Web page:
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Balance Transfers: What they are & how they can help you improve your credit rating & reduce your debt.

Posted on 29 September, 2019

What is a balance transfer?

A balance transfer is the process of moving your debt from one credit card to another credit card, usually to one with a lower interest rate or in some cases; an interest free rate for a certain period of time.

Pros of balance transfers

Allows you to consolidate debt

A balance transfer allows you to combine multiple credit card balances onto one card. This means rather than paying interest on several credit cards at different rates, all of your debt will be on one card which should make it easier for you to manage your payments as you will only have one interest rate and due date to manage.

Lower/no interest payments

Many balance transfers offer the incentive of 0% interest for a certain period of time. Interest rates on credit card balances can often be very high and often keep many credit card users in debt. A reprieve from paying interest should allow you to reduce/pay off your debt more easily and quickly.

(According to Moneyfacts the average interest free-borrowing period on the top 12 best-buy cards is just 23 months, down from 28 months a year ago. The data company also found that the longest free borrowing periods available to consumers today are just 29 months, down from 36 months last August.)

Improve your credit rating

If your new balance transfer credit card has a higher limit than your previous credit card; your credit utilisation rate should decrease. (Assuming you don’t incur any more debt than you already had)

For example; if your old credit card had a credit limit of £2,000 per month, and you used up £1,000 per month, this means you would have been using 50% of your available credit. (known as credit utilisation)

If you transfer your £1,000 debt to a new credit card with a £5,000 limit, you’ll only be using 20% of your available credit. The smaller this percentage is, the better it is for your credit rating. To boost your score, pay down your balances, and keep your credit utilisation low.

Cons of balance transfers

You have to pay an initial fee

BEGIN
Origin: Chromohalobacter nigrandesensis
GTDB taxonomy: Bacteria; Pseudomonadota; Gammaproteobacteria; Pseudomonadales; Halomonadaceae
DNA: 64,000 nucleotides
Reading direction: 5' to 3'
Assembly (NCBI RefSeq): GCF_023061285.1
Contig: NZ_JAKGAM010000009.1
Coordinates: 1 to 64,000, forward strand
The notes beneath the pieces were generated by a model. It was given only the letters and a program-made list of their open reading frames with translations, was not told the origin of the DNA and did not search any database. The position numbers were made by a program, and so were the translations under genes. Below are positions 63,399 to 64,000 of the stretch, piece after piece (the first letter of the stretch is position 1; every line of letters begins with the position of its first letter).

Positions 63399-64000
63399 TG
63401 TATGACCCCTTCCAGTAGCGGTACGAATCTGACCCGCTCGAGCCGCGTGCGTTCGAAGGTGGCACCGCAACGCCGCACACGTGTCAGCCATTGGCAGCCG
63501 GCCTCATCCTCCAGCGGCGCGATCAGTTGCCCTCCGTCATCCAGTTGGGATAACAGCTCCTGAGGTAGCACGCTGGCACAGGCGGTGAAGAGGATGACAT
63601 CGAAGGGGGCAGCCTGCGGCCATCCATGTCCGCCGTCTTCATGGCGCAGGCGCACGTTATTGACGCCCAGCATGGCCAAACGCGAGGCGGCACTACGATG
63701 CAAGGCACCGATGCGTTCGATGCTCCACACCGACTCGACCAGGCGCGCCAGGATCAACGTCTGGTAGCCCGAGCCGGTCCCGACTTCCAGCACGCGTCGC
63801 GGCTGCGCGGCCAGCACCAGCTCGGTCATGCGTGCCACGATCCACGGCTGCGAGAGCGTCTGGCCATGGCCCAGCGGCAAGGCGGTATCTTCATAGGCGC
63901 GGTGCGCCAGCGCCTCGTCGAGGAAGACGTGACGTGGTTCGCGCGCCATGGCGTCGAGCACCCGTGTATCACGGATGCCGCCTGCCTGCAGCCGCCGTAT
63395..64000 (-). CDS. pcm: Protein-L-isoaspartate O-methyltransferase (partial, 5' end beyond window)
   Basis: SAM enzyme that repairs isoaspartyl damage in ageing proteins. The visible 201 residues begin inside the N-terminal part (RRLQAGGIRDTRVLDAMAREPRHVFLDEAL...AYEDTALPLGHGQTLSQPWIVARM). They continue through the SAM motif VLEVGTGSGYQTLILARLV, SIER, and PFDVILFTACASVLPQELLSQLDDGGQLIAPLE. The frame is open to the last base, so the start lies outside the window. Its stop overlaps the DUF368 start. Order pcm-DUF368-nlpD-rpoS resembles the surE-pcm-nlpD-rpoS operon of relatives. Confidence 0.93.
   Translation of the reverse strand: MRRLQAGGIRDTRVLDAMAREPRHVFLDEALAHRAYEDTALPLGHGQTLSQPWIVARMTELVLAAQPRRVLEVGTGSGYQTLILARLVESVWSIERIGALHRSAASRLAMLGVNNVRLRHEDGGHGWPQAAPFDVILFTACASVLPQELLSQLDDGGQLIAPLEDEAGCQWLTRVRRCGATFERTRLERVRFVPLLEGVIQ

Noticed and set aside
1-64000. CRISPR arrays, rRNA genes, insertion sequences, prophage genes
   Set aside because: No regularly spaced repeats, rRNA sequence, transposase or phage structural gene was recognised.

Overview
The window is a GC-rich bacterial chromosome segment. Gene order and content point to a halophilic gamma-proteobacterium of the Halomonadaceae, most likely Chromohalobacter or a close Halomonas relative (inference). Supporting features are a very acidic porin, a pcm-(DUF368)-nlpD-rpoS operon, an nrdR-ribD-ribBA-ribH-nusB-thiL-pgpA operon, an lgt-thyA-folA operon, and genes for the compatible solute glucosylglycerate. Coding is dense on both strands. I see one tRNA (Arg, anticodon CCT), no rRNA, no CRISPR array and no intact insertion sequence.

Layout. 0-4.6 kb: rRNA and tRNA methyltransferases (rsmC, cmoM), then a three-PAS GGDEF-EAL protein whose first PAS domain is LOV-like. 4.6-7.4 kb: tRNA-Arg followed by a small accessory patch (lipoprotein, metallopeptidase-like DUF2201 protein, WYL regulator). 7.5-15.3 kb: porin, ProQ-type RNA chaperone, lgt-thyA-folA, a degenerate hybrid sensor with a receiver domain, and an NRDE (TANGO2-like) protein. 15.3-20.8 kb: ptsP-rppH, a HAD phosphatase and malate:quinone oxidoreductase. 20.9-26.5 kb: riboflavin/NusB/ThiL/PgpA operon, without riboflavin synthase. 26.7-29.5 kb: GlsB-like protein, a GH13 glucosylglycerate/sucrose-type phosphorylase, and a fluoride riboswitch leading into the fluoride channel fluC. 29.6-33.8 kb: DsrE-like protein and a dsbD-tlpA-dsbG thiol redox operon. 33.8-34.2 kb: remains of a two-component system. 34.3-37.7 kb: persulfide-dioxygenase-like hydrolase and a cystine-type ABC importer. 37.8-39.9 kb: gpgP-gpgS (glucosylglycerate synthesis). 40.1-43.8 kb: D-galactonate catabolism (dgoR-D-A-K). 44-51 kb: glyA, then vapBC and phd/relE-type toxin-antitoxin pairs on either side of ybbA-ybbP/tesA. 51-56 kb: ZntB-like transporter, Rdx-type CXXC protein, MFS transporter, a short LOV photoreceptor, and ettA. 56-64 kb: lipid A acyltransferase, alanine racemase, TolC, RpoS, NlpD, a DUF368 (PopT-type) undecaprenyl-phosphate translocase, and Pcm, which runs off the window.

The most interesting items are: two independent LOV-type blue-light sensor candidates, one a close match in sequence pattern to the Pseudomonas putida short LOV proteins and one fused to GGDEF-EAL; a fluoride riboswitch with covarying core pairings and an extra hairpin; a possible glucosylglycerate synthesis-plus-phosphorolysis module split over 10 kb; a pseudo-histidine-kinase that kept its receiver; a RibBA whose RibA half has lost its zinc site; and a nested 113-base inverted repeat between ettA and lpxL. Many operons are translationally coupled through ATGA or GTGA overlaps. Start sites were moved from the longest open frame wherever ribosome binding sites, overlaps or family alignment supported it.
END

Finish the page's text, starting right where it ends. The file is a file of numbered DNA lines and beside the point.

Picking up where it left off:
Most credit card companies will ask for an initial fee, whilst this may be small in comparison to your balances. It is worth shopping around to get the best deal.

NB. Research has found that as interest-free periods have shortened, fees for borrowing have increased. The average fee across the top dozen balance transfer cards today is £75.43 for £3,000 of borrowing.

Promotional rates only last so long

You should remember that any promotional rate you are given will only last for a set amount of time. You should consider if you will be able to repay your balance during the time you have the promotional rate. Don’t forget that once the promotional rate has finished you will go back to paying interest on your balance if you have not already paid it off.

Credit Limits

Whilst there is potential for you to carry out a balance transfer to a credit card with a larger credit limit; there is also a risk that your new card may have a lower credit limit than your initial credit card.

The amount of credit you are given is based on a number of factors and can vary from lender to lender. Be prepared to only be able to transfer a portion of your debt to your new card.

Risk of Accumulating More Debt

Some consumers may be tempted to continue to spend and add more debt because of:

  1. The interest free period offered by carrying out a balance transfer
  2. An increased credit limit

This can result in you ending up with more debt than you started with. It is important that you are disciplined and careful to not fall into the trap of increasing your spending to match your new higher limit.

Tip: Cut up and close your old credit card. This will remove any temptation to rack up more debt.

Short term impact on your credit rating

A balance transfer can impact your credit score short term. Each time you apply for a financial product, a search will be recorded on your credit record (the so-called credit footprint). If you apply for lots of credit or are declined credit many times in a short period of time this will impact your credit rating.

Making a final decision

There are both pros and cons to carrying out a balance transfer. Overall, a balance transfer used properly can provide you with a great way to help you stay on top of your repayments; however; if you’re not careful or aware of the potential drawbacks, you could wind up with even more debt. Ensure you consider the pros and cons before deciding if a balance transfer is a good option for you.

*This article is for general awareness only and does not constitute legal or professional advice. The law may have changed since this page was first published.

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